2011 Yearbook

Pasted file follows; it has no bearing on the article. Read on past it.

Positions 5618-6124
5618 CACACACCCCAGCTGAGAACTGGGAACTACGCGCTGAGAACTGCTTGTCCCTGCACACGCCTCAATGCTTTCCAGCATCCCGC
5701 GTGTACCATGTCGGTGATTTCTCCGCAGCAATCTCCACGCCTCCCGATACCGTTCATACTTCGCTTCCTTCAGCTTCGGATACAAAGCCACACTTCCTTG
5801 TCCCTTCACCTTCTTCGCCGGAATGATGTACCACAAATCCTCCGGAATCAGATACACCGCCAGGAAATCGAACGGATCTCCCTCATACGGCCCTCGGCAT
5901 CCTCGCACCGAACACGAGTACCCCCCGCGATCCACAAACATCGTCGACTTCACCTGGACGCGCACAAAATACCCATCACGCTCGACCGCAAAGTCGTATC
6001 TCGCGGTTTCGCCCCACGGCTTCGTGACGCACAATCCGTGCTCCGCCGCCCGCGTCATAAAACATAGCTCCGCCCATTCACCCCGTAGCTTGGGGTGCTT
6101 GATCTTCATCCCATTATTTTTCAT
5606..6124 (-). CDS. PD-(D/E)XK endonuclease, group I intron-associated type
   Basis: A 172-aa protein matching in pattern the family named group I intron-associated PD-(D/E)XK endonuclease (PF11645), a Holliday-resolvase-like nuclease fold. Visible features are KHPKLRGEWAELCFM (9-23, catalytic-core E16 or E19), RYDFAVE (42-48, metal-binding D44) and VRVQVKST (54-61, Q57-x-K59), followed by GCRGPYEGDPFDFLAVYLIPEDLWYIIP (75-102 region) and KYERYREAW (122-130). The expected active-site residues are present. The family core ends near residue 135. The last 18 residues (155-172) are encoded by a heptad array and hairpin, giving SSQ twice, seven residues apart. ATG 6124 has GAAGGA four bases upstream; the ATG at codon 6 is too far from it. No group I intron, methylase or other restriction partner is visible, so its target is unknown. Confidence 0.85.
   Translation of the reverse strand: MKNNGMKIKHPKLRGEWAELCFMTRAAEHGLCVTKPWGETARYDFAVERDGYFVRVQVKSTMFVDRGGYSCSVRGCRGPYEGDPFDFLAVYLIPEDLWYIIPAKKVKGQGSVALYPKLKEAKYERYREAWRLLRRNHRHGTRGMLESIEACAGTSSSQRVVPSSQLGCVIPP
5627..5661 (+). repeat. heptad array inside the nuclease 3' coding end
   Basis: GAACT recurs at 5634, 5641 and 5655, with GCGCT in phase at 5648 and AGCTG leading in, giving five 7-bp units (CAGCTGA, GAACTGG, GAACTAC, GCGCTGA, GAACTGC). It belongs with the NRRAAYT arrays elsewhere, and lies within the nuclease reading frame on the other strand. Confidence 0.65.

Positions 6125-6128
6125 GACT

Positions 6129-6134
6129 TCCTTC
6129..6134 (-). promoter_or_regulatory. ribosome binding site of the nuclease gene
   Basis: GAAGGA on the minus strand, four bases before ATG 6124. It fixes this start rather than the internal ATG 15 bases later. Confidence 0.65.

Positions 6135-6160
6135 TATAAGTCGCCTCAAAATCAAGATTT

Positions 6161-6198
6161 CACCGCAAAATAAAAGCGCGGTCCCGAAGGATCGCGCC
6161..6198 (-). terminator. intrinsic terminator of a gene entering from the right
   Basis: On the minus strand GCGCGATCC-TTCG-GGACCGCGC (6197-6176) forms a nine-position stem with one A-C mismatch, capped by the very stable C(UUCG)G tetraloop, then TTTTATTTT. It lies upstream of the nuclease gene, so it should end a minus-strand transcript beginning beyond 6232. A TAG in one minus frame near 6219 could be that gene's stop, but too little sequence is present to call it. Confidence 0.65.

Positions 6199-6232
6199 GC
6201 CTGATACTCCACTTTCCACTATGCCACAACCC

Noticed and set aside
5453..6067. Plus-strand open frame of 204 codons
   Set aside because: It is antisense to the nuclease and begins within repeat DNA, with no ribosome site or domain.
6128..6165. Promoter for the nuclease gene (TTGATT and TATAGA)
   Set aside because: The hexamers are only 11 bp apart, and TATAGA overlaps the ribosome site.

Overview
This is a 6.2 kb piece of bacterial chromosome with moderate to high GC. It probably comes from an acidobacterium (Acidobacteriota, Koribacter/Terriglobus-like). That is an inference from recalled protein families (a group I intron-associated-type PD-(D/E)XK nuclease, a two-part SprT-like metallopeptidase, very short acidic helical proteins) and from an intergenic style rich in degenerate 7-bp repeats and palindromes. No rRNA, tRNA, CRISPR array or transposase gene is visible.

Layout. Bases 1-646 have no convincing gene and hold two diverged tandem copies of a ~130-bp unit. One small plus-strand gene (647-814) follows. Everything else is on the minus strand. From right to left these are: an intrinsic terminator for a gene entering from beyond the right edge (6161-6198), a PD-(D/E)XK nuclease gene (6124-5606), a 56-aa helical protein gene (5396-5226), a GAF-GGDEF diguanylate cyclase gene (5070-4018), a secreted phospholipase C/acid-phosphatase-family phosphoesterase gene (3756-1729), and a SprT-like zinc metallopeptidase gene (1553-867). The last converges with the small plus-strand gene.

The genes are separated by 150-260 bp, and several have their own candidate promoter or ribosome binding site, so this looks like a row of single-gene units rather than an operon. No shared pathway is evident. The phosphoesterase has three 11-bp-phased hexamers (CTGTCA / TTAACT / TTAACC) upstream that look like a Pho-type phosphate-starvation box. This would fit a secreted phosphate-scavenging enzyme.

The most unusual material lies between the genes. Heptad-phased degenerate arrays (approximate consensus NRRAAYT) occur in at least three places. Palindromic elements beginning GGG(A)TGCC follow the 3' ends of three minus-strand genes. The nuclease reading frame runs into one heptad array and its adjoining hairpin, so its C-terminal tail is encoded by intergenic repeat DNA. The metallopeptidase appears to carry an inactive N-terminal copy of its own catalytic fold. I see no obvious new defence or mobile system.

R E V I E W 21 painting and decorating. Developed by the Heritage and Conservation Team at ConstructionSkills with the support of the National Trust, English Heritage and individual trade federations, these two-day courses XJMM JODMVEF BO FYBNJOBUJPO 5IF trade federations will ultimately take ownership of these courses, promoting them to their members as a way of increasing knowledge and obtaining a qualification which can be cited on each individual’s ConstructionSkills $FSUJmDBUJPO 4DIFNF $4$4 DBSE Scrapping proper apprenticeships in the 1980s is often cited as the reason for the current skills shortage in the UK, and while that was a factor, the problem runs much deeper. Craftspeople have been trained in new construction alone and this continues to be the case with basic craft training at NVQ Level 2. Although new construction comprises just over half of the building industry’s output, it is the subject of 100 per cent of training and assessment. Change is needed and a feasibility study is taking place that will hopefully see all craft training at NVQ Level 2 incorporate elements of building maintenance and repair. This will be a major shift that will highlight the di"erence between construction and maintenance/repair BOE FYQMBJO UIF EJTUJODU SFRVJSFNFOUT of new and traditional buildings. While the developments set out above will go some way towards improving the supply of crafts skills, their success will be limited if the demand for them is not properly addressed too. Although the problem is being highlighted by major heritage organisations and by ConstructionSkills, more needs to be done. Some initiatives are being developed, but these are at an embryonic stage and without the commitment and support of mainstream professional institutions and course providers, initiatives to address the shortfall in the demand for appropriate craft skills simply will not succeed. At a time when the number of conservation o!cers is being reduced, many may find it di!cult to deal adequately with conservation areas. The issues raised in this article, however, highlight the need for vigilance and for conservation o!cers to provide greater support for mainstream consultants and contractors, if inappropriate work and skills are to be avoided. Conservation specialists and those responsible for work to protected buildings should also be doing more to support initiatives aimed at improving the calibre of craftspeople. Too few clients are demanding a CSCS carded workforce. Some conservation and heritage professionals say they can choose the right craftspeople without the need for the CSCS Heritage Skills Card, but looking at the bigger picture suggests that the majority of professionals are not very successful at choosing the right craftsperson for the right job at the right time. Ultimately, an appropriately qualified craft workforce will provide a base standard that should be su!cient for BMM UP SFMZ VQPO GSPN FYQFSJFODFE conservation professionals to the relatively uninformed mainstream professionals who currently seem to be doing the majority of the work on traditional buildings. There is little doubt that the public lacks confidence in the UK building industry. The CSCS Skills Card can help domestic clients choose contractors and craftspeople with confidence, but unless all professional clients support such initiatives, they will not take o" and little progress will be made in improving the way we care for traditional buildings and ensuring that the right skills are deployed at the right time. Many challenges lie ahead, including how we manage conservation, how we use our stock of traditional buildings and, most significant of all, how we address climate change. But if we can’t BEESFTT UIF FYQFSUJTF BOE TLJMM JTTVFT surrounding the basic maintenance and repair of one in five of the UK’s building stock, we can hardly be well placed to take on the job of retrofitting our traditional buildings in a sensitive and well-informed way. The UK building industry must first understand and practice the basics of maintenance and repair. Only when this has been mastered can we hope to guarantee the future of our traditional and historic buildings in a changing and uncertain environment. John Edwards MA DipBldgCons CEnv FCIOB FRICS IHBC holds a senior professional position in English Heritage’s conservation department and leads on professional and craft skills development including the validation of master craft courses. Unprotected terraced house Modern construction